United States District Court, E.D. Virginia, Norfolk Division
JENNY D. BICKLEY, Plaintiff,
EVE GREGORY, Individually and trading as AMC COLLECTIONS and DEBT RECOVERY, and CHARLES GREGORY, Defendants.
UNITED STATES MAGISTRATE JUDGE'S REPORT AND
J. KRASK, UNITED STATES MAGISTRATE JUDGE
matter is before the Court on plaintiff Jenny D.
Bickley's motion for default judgment as to defendant Eve
Gregory, individually and trading as AMC Collections and Debt
Recovery, and defendant Charles Gregory. ECF No. 8. This
matter was referred to the undersigned United States
Magistrate Judge pursuant to a Referral Order from the Chief
United States District Judge. ECF No. 13; see also
28 U.S.C. § 636(b)(1)(B) and (C); Fed.R.Civ.P. 72(b);
E.D. Va. Local Civ. R. 72. For the reasons discussed below,
the undersigned recommends that the Court GRANT plaintiffs
motion for default judgment, ECF No. 8.
March 21, 2016, plaintiff Jenny D. Bickley filed a complaint
against Eve Gregory ("Eve") and Charles Gregory
("Charles"), seeking relief for violations of the
Fair Debt Collections Practices Act ("FDCPA"), 15
U.S.C. § 1692 et seq. ECF No. 1. At the time of
the conduct alleged, Eve was the owner and sole proprietor of
AMC Collections and Debt Recovery ("AMC"), a debt
collection business located in Suffolk, Virginia. Compl.
¶ 3. Charles was an employee of AMC. Compl. ¶ 5.
The defendants were served with process on April 1, 2016.
See ECF No. 3. The defendants attempted to file
answers to the complaint on April 22, 2016. ECF Nos. 4-5.
Each answer, however, lacked a certificate of service and the
Court, accordingly, struck the answers on April 27, 2016. ECF
Nos. 6-7. The Court granted the defendants leave to file
corrected answers within 30 days. Id. The defendants
did not file corrected answers. On June 10, 2016, plaintiff
requested, and the Clerk entered, default against the
defendants. ECF Nos. 9-10. Also on June 10, 2016, plaintiff
moved for entry of a default judgment. ECF No. 8. The
defendants did not respond to the motion, and the time do so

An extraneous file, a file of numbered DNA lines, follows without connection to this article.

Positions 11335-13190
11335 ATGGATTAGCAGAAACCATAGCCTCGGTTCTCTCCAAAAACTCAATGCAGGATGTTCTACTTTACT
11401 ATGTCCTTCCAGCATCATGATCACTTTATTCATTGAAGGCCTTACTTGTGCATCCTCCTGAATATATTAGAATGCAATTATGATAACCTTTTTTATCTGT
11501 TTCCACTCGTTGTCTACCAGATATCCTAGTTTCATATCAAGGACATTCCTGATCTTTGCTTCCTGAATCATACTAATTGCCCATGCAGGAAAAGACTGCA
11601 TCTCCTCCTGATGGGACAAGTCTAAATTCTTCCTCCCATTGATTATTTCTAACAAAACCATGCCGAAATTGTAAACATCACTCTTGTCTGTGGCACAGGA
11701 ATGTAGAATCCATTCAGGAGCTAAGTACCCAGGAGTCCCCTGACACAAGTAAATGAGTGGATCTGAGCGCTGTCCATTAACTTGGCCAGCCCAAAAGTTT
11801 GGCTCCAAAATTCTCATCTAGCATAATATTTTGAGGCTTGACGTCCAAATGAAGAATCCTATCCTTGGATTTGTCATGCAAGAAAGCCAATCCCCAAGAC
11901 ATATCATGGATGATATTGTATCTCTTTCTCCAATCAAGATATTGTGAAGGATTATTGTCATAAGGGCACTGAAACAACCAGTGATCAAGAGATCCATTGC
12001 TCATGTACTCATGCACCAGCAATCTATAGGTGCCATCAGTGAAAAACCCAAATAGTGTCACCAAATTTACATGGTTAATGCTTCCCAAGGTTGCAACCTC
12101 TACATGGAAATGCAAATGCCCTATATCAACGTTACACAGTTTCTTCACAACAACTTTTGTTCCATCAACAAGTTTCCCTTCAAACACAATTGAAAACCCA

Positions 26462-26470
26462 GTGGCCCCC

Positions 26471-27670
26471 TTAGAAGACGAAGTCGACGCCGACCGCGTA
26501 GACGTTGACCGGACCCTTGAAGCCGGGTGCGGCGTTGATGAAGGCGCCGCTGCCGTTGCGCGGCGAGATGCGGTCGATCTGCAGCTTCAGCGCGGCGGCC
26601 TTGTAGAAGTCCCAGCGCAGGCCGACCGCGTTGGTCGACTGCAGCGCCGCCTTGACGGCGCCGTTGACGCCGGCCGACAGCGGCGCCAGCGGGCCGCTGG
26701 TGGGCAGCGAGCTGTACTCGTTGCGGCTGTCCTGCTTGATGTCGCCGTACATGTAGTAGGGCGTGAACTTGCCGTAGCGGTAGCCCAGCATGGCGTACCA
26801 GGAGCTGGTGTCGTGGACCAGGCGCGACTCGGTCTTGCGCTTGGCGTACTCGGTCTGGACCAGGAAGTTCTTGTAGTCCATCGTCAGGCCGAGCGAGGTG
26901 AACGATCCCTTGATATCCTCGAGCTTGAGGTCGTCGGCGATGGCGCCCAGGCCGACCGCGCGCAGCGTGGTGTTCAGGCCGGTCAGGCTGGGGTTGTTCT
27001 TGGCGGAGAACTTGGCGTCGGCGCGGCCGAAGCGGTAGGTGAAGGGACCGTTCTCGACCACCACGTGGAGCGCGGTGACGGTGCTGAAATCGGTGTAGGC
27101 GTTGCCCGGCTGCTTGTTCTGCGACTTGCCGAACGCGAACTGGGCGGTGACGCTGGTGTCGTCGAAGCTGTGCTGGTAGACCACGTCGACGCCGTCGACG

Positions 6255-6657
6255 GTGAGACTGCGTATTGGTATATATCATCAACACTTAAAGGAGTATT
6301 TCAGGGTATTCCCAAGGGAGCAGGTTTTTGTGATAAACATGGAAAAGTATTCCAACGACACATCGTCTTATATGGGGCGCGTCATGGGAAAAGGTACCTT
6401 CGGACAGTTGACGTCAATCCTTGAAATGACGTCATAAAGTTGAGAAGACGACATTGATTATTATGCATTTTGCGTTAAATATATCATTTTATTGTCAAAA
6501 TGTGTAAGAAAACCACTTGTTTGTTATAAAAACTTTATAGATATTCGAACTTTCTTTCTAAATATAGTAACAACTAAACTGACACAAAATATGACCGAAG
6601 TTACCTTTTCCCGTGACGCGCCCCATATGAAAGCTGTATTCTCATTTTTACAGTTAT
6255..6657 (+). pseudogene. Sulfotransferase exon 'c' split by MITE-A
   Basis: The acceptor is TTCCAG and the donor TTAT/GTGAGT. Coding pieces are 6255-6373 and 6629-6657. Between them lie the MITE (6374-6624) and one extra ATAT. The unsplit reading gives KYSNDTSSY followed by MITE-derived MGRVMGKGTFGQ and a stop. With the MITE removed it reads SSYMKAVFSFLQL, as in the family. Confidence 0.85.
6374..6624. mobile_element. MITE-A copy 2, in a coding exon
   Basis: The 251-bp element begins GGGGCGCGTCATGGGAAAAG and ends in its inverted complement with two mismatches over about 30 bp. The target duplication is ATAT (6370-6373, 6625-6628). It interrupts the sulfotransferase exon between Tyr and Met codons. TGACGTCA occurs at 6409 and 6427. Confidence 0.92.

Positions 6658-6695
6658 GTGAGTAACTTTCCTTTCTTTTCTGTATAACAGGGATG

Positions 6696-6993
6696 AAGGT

evidentiary hearing was held on August 25, 2016, at which the
plaintiff appeared with counsel. ECF No. 15. The plaintiff
testified and submitted additional evidence to substantiate
her claims and damages. Id. The defendants did not
complaint alleges seven separate violations of the FDCPA. The
plaintiff voluntarily dismissed count V at the evidentiary
hearing. Pursuant to 15 U.S.C. § 1629k, the plaintiff
seeks: $15, 000.00 in actual damages for emotional distress;
$1, 500.00 in actual damages for out-of-pocket expenses for
the defense of a related lawsuit; $1, 000.00 in statutory
damages; $12, 281.25 in attorney's fees; $424.00 in
costs; and pre- and post-judgment interest.
case concerns the defendants' attempts, in 2015 and 2016,
to collect a debt from Ms. Bickley that she allegedly owed as
a result of medical services she received in 2010 and 2011.
Compl. ¶¶ 7-20. The debts were not legally
collectable during the time that defendants were attempting
to collect. Compl. ¶¶ 7, 29.
to the complaint, Ms. Bickley received medical services from
a provider, Specialists for Women, in May 2010 and August
2011. Compl. ¶ 7. Ms. Bickley believed that her medical
insurance company, Harvard Pilgrim, processed the claims for
payment for those services. Id. In October 2013 and
December 2013, however, Specialists for Women billed her for
the services. Compl. ¶ 8; Specialists for Women
Statements, ECF Nos. 15-2, 15-3. At that time, Eve was
working as office manager at Specialists for Women, and Ms.
Bickley and Eve spoke over the phone about the bills. Compl.
¶¶ 3, 8.
year and a half later, on May 6, 2015, defendant Eve filed a
Certificate of Assumed or Fictitious Name with the Circuit
Court Clerk's Office in Suffolk, Virginia, in order to
conduct business under the fictitious name of "AMC
Collections and Debt Recovery." Compl. ¶ 9. The
certificate listed Eve as owner of the sole proprietorship.
Id. The following day, Ms. Bickley received a
telephone call from defendant Charles, an employee of AMC.
Compl. ¶ 10. Charles demanded payment "for
unspecified medical bills and collection fees totaling $5,
800.00." Compl. ¶ 10.
January 14, 2016, over eight months after the May 2015 call,
Charles again called Ms. Bickley to demand payment. Compl.
¶ 13. During this call, Ms. Bickley told Charles
"that the debt had not been timely filed with the
insurance company and that [she] was not responsible for
payment." Compl. ¶ 14. Charles told Ms. Bickley
that he would confer with Eve regarding the account.
Id. Ms. Bickley then called Charles on January 20,
2016 "to determine if AMC had resolved the question of
insurance submittal of the bills." Compl. ¶ 15.
Charles told Ms. Bickley that he was trying to avoid taking
the matter to court and that he would continue to communicate
with Eve about the account. Compl. ¶ 16.